Excellence in Movie Set Design Details

Wow, some really great movies in this thread so far!

I’m a huge lover of period pieces, and detail is so important to a good work of historical fiction…I’ll just mention 3 of my favorites, since (imho) period films by necessity require excellent set design with great attention to detail to make a truly great period film.

Restoration, winner of both the Art Direction and Costume Oscars for 1996, The Madness of King George, nominee for 4 Oscars in 1995, winning for Art Direction, and Shakespeare In Love the winner/nominee of what was probably half the entire Oscars in 1998. :wink:

The Borrowers. An excellently stylised Anytown, partially influenced by America, England, France, and yet nowhere specific at all. With the images in a sort of storybook watercolour. My favourite part is that all the cars, every single one of them, are Morris Minors.

Though Peter Jackson used that joke in most, if not all, of his movies pre-LOTR.

Another addition:[ul][li] Batman[/li]
Yes, “Batman.” The original movie’s Gotham City backdrops were pretty stunning Art Deco fabrications. Sadly, the same couldn’t be said about the movie, especially the sequel with Danny de Vito as, The Penguin. That was the most miserable shambles of a plot since Aliens III.[/ul]

I wanted to nominate both The Fifth Element and The City of Lost Children, but I think I’m a touch late.

Crusoe, please feel free to post about what components of either film came to your notice.

Moulin Rouge- I thought the dance floor near the beginning (where we first see Satine), and the stage of Spectacular, Spectacular were gorgeous.

To be honest, I think you summed up The Fifth Element’s design appeal much better than I could. The streams of traffic and the buildings felt “real”; claustrophobic, functional and without frills, and they fitted my image of a future New York perfectly. I don’t know how much was owed to Blade Runner, but it steered away from being too distopian through the sheer colour and spots of tongue-in-cheek humour in the film.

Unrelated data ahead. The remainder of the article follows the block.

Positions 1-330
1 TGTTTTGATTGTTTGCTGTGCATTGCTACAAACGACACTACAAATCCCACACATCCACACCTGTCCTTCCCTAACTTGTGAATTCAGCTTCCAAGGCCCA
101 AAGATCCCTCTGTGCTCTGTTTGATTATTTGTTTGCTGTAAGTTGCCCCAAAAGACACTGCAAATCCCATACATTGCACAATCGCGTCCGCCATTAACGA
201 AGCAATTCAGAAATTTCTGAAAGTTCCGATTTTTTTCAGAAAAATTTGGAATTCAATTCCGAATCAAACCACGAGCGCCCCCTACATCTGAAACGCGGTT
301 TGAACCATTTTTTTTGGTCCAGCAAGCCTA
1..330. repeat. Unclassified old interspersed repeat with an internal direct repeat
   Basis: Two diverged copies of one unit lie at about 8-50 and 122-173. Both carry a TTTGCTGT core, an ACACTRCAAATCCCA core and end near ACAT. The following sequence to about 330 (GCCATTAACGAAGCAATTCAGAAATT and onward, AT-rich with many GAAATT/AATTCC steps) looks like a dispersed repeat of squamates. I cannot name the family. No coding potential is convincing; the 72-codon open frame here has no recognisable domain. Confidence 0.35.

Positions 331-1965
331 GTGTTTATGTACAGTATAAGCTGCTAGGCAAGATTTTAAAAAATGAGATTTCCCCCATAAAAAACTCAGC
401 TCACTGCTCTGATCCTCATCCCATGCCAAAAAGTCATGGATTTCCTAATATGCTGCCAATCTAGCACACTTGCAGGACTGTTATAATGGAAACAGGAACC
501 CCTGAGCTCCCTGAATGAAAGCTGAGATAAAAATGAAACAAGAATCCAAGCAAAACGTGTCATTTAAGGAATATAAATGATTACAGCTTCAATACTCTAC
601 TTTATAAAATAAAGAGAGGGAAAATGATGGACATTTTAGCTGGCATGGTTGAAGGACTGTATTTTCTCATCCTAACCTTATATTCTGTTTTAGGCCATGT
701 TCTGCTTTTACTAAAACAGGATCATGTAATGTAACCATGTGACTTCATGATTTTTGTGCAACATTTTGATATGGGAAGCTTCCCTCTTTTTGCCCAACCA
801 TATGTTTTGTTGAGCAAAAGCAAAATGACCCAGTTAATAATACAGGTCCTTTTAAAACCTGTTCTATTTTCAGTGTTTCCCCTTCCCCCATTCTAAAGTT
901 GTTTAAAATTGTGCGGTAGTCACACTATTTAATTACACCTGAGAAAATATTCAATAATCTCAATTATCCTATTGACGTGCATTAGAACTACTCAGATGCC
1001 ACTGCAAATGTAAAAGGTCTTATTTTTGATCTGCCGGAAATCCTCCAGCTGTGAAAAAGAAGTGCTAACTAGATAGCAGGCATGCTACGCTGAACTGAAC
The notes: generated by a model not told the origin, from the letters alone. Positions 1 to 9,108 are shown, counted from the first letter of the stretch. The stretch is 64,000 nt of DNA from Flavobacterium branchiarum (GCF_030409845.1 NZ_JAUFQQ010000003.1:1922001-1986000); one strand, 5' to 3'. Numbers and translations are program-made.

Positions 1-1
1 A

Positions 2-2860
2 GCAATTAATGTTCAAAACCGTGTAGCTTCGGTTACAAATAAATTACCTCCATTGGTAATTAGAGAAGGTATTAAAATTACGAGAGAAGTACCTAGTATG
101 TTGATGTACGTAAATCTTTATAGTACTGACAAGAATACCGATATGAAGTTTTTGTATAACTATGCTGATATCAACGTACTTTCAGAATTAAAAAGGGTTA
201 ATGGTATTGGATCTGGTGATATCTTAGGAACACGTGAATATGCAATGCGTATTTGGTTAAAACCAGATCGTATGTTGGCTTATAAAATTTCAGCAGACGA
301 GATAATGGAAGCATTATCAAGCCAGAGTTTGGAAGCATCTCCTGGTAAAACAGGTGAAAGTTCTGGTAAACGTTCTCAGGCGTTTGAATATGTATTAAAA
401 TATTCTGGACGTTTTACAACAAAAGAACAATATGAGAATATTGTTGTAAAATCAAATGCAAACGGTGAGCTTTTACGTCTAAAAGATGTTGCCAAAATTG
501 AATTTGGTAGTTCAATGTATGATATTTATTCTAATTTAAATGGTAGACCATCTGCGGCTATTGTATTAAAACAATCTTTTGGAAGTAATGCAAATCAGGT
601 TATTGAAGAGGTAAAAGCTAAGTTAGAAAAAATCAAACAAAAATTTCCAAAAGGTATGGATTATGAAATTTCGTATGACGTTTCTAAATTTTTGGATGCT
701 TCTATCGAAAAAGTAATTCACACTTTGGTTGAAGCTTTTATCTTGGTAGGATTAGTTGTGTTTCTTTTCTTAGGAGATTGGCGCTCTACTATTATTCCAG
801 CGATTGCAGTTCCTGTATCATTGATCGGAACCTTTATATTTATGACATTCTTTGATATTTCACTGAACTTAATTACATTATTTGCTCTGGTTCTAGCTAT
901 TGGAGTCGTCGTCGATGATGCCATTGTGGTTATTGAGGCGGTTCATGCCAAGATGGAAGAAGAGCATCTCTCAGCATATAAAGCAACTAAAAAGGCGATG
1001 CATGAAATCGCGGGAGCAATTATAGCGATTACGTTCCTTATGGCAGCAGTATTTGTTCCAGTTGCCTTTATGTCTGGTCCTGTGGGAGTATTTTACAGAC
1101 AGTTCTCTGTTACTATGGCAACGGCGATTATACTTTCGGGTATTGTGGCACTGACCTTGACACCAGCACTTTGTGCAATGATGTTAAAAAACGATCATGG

City of Lost Children was altogether more downbeat. A nightmarish world of disconcerting colours, a lack of light and (again) a claustrophobic mess of buildings, yet without people. I liked the retro feel, which generally managed to steer away from items that might have associated the film with a particular “real world” place or time. I think both films were also helped by excellent costume design - was it Gaultier behind both?

I would add that I really like the set design in the second Batman film; I still enjoy it more than the first (not to stray too far off-topic, but Keaton was my favourite Batman, and Walken and Devito were a more interesting combination than Nicholson was on his own in the first film). Maybe it’s a bit of an obvious Tim Burton trademark by now, but I liked his usual semi-gothic style.

I’m not sure as I haven’t seen, “City of Lost Children.” However, Gaultier’s costume designs in “The Fifth Element” were excellent. They were definitely a part of the ambience that made the film so watchable. Good call.

[nitpick] Aren’t the dwarves’ instruments in Snow White props and not sets?[/nitpick]

I second Brazil for great design. I just love the way nothing really works - my favourite is Sam Lowry’s telephone that you have to figure out which jack to plug the reciever into in order to answer. Burton is, as mentioned, another master of stylized design. The scary way-too-clean suburbia of Edward Scissorhands springs to mind.

Interestingly, both Gilliam and Burton are animators. It’s fun to compare their early sketches to the end result.

David Fincher’s penal colony from Alien 3 is very believable, and Seven’s sets convey the mood of the film quite effectively.

Most science fiction films since Alien owe it a lot visually. Can’t find a cite right now but I once read that the early design involved pink costumes with cyan rank markings on them. Scott thankfully threw all that away when he got involved and got such masters as Giger and Moebius to design it instead. Prior to that design a la Star Trek dominated the genre.